Cricket South Africa inquiry finalized

Johannesburg: The inquiry into the financial affairs of Cricket South Africa (CSA) has been finalised and details will be made public on March 8 by Sports Minister Fikile Mbalula.

The minister had initiated the three-member inquiry headed by retired judge Chris Nicholson late last year following two years of wrangling over huge IPL 2 bonuses that CSA chief executive Gerald Majola paid himself and other members of the staff.

The second edition the IPL was played out in South Africa due to security concerns around elections at that time in India.

The internal squabble after CSA President Mtutuzeli Nyoka called for an independent inquiry into the matter saw him twice being removed from his position in absentia.

In subsequent evidence at the inquiry, the chairman of the CSA board`s legal and compliance committee, Ajay Sooklal, said he had claimed expenses by CSA to travel the country lobbying provincial executives for Nyoka`s ousting.

Nyoka returned to his position after court action and arranged an independent inquiry by auditors KPMG, which fingered Majola as having breached his fiduciary duties in terms of the Companies Act. Majola admitted to this in his testimony before the Nicholson inquiry, citing naivety.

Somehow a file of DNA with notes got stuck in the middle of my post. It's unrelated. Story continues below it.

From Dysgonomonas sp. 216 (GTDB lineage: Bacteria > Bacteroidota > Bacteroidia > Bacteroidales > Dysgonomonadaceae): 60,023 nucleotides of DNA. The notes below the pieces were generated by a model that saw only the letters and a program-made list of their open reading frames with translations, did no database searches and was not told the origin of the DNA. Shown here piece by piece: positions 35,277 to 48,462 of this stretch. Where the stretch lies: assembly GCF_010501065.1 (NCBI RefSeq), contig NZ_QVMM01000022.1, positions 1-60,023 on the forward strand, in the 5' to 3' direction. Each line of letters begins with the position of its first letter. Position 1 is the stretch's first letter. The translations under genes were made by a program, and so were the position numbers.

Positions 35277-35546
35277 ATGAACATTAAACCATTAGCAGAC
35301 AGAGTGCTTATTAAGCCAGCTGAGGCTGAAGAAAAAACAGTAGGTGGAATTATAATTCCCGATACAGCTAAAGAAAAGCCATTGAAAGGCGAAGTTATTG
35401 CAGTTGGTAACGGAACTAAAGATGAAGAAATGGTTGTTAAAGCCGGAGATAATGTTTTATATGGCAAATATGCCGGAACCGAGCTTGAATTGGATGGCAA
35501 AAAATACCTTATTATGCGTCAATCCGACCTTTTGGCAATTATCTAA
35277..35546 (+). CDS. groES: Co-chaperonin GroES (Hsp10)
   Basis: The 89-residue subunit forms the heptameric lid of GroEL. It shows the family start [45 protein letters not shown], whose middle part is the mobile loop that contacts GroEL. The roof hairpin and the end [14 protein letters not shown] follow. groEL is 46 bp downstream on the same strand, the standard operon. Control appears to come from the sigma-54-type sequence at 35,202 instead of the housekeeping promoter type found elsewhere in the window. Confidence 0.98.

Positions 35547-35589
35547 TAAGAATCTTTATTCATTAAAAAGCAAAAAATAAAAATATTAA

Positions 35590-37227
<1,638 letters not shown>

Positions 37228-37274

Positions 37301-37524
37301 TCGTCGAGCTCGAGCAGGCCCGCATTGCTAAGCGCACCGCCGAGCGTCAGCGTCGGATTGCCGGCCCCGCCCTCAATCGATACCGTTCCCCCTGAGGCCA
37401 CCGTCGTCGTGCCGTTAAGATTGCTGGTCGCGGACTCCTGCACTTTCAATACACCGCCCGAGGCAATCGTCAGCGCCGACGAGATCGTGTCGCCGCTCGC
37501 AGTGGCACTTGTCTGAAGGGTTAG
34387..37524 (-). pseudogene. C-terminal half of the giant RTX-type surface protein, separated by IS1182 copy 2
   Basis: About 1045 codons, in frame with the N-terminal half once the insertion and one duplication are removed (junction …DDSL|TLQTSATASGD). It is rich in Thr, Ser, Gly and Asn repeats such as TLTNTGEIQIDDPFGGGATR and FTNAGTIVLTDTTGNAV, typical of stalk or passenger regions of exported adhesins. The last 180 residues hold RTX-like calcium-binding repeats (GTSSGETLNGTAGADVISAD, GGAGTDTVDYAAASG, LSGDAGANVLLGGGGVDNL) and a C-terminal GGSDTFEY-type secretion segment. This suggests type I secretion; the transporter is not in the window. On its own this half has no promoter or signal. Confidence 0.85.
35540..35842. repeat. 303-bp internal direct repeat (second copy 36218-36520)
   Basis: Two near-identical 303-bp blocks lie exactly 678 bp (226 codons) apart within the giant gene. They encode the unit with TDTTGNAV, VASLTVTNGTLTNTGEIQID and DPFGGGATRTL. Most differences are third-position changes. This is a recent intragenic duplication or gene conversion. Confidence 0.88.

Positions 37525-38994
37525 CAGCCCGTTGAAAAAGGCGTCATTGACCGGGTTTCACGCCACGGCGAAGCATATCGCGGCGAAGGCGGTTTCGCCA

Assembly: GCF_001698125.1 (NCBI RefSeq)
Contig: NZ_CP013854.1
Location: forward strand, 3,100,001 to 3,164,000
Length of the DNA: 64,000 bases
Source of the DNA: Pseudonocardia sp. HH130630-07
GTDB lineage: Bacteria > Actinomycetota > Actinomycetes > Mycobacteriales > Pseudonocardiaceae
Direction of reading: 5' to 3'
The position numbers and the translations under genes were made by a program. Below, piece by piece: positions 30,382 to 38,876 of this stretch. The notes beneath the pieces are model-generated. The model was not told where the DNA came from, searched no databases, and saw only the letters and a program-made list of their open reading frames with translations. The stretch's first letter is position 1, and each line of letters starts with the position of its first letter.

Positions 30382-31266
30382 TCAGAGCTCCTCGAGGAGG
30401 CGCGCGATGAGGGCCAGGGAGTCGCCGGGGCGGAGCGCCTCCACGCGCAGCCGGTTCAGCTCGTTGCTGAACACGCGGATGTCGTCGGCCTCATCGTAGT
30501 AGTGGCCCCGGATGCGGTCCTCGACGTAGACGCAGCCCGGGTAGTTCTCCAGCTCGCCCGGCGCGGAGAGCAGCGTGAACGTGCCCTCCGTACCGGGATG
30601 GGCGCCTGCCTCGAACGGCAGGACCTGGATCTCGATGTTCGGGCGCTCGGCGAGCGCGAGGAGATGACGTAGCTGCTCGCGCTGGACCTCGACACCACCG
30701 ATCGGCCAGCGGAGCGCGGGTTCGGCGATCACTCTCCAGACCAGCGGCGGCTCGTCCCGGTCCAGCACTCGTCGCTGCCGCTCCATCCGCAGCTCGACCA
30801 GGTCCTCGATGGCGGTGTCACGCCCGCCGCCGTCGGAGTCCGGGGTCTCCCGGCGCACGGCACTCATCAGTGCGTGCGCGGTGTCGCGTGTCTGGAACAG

But corporate governance expert Mervyn King testified that he had led the CSA board through corporate governance rules before the IPL 2. Current and former CSA board members testified at the Nicholson inquiry, both for and against Majola and the way in which administrative issues were dealt with at CSA.

Cricket administrators countrywide have called for Mbalula to act firmly on the recommendations that might emerge from the Nicholson report, although he is not obliged to implement them.

The report was due to be completed in December last year but was deferred to the end of February as more evidence came forward.

Buoyed by the Proteas current success in New Zealand, CSA is hoping that the sponsors who have shied away in the wake of the inquiry will return, but commentators said this was not likely until firm steps were put in place at CSA to ensure good governance and transparency in its dealings.


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